Newport and Swansea 'low wage, high welfare' cities
Newport and Swansea are among the cities which have "low wage, high welfare" economies, according to a think tank.
Centre for Cities said despite one million jobs being created in UK cities from 2010 to 2014, wages fell by 5%.
Of the 62 cities analysed, Swansea had the fourth highest spend on welfare.
In 2014, Newport's average weekly wage was £441, with £3,798 spent on welfare per person per year. Swansea's figures were £448 and £3,976 respectively.
Across Great Britain, the average weekly wage was £504 per week with an annual welfare spend of £3,358.
Cardiff's average weekly wage was £482, ranked 23rd out of 62, with an annual welfare spend of £3,222.
The report comes as Chancellor George Osborne continues to encourage city regions.
Ten local authorities in south east Wales have submitted a joint proposal for a city deal for the Cardiff area.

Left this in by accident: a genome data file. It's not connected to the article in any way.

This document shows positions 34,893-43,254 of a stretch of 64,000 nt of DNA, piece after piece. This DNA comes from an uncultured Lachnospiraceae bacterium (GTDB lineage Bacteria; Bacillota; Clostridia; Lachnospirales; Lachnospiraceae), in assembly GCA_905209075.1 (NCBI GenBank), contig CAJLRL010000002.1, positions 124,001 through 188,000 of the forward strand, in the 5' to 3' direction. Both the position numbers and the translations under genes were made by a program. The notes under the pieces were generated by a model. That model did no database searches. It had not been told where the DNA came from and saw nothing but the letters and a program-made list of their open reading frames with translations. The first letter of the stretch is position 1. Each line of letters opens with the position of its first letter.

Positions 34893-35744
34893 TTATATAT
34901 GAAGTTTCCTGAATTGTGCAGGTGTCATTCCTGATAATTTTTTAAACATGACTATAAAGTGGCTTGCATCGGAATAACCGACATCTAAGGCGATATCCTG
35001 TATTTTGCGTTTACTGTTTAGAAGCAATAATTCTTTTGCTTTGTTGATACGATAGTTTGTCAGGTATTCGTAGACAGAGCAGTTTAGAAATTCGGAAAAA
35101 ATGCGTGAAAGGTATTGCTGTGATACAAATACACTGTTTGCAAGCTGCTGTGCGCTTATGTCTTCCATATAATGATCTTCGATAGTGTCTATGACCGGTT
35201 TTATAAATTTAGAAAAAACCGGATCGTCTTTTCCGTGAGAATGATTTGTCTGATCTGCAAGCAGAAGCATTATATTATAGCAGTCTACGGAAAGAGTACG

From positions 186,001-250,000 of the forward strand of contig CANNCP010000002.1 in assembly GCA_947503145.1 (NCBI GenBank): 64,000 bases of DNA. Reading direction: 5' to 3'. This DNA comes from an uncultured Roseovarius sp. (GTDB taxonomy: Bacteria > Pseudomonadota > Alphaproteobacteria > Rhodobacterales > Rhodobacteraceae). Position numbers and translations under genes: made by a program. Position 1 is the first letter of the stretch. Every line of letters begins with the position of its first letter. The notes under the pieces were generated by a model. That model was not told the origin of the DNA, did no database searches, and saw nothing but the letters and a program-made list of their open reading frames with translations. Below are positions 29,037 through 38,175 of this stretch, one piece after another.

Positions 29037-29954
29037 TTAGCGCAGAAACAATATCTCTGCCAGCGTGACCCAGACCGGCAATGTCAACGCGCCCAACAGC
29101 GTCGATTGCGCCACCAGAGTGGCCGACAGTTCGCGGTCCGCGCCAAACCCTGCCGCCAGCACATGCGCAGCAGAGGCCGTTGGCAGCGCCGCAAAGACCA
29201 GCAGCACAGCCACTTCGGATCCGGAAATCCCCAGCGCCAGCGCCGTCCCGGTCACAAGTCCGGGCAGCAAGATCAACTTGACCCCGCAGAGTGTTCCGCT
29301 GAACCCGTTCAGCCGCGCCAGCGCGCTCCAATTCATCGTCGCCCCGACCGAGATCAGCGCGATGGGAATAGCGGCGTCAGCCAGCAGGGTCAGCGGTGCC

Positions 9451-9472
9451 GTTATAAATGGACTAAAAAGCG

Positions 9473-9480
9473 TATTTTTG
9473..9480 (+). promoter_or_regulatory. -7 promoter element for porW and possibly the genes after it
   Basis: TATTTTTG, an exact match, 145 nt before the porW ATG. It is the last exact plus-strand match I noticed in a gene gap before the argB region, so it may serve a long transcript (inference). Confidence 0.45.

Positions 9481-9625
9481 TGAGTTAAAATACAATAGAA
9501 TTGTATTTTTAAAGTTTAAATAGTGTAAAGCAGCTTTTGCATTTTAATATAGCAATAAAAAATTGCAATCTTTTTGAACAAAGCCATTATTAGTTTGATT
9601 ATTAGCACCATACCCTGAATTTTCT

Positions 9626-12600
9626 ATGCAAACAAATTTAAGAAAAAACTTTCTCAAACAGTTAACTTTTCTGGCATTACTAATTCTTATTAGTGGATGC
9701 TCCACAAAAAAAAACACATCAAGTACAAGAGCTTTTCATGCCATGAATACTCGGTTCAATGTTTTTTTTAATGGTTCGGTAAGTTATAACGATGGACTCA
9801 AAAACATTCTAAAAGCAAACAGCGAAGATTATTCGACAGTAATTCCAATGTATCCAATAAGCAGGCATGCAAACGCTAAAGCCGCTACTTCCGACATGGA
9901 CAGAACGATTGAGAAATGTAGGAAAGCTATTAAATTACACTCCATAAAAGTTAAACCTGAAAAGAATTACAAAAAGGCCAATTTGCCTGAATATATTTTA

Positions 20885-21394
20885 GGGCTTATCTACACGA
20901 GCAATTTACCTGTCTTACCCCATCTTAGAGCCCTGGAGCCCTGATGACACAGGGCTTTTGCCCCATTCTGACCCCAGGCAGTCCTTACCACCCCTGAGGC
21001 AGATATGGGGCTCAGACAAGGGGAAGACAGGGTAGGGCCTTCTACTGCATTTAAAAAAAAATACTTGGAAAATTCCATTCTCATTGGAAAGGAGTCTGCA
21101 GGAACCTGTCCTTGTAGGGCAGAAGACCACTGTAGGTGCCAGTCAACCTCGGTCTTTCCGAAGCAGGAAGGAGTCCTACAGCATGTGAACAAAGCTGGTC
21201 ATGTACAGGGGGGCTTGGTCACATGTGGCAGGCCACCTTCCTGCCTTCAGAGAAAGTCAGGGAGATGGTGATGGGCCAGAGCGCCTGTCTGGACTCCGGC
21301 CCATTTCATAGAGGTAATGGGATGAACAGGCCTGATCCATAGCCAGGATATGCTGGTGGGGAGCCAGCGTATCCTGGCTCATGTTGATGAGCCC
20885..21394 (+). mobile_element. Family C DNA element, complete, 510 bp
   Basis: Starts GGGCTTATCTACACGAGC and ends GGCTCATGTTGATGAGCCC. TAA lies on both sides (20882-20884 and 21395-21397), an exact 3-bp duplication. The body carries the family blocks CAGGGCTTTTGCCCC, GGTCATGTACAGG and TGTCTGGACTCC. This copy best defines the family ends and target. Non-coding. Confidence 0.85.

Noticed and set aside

Welsh ministers have already pledged £580m towards the plan, with councils contributing £120m.
Combined with £580m from the Treasury, the deal would be worth almost £1.3bn.
Social economist Dr Mark Lang has been critical of the drive towards city region policies in the past and said, in reality, prosperity in some cities does not trickle down to others.
He said investment should instead be focused on areas like the valleys, to make sure wealth spreads.
Report author Paul Swinney said: "For Cardiff, I think the future looks bright, we see that it's got a strong economy, lots of high-skilled people live and work there... but I think the challenge for Newport and Swansea is that they tend to have low-skilled economies, they've been hit fairly hard by the downturn in public spending."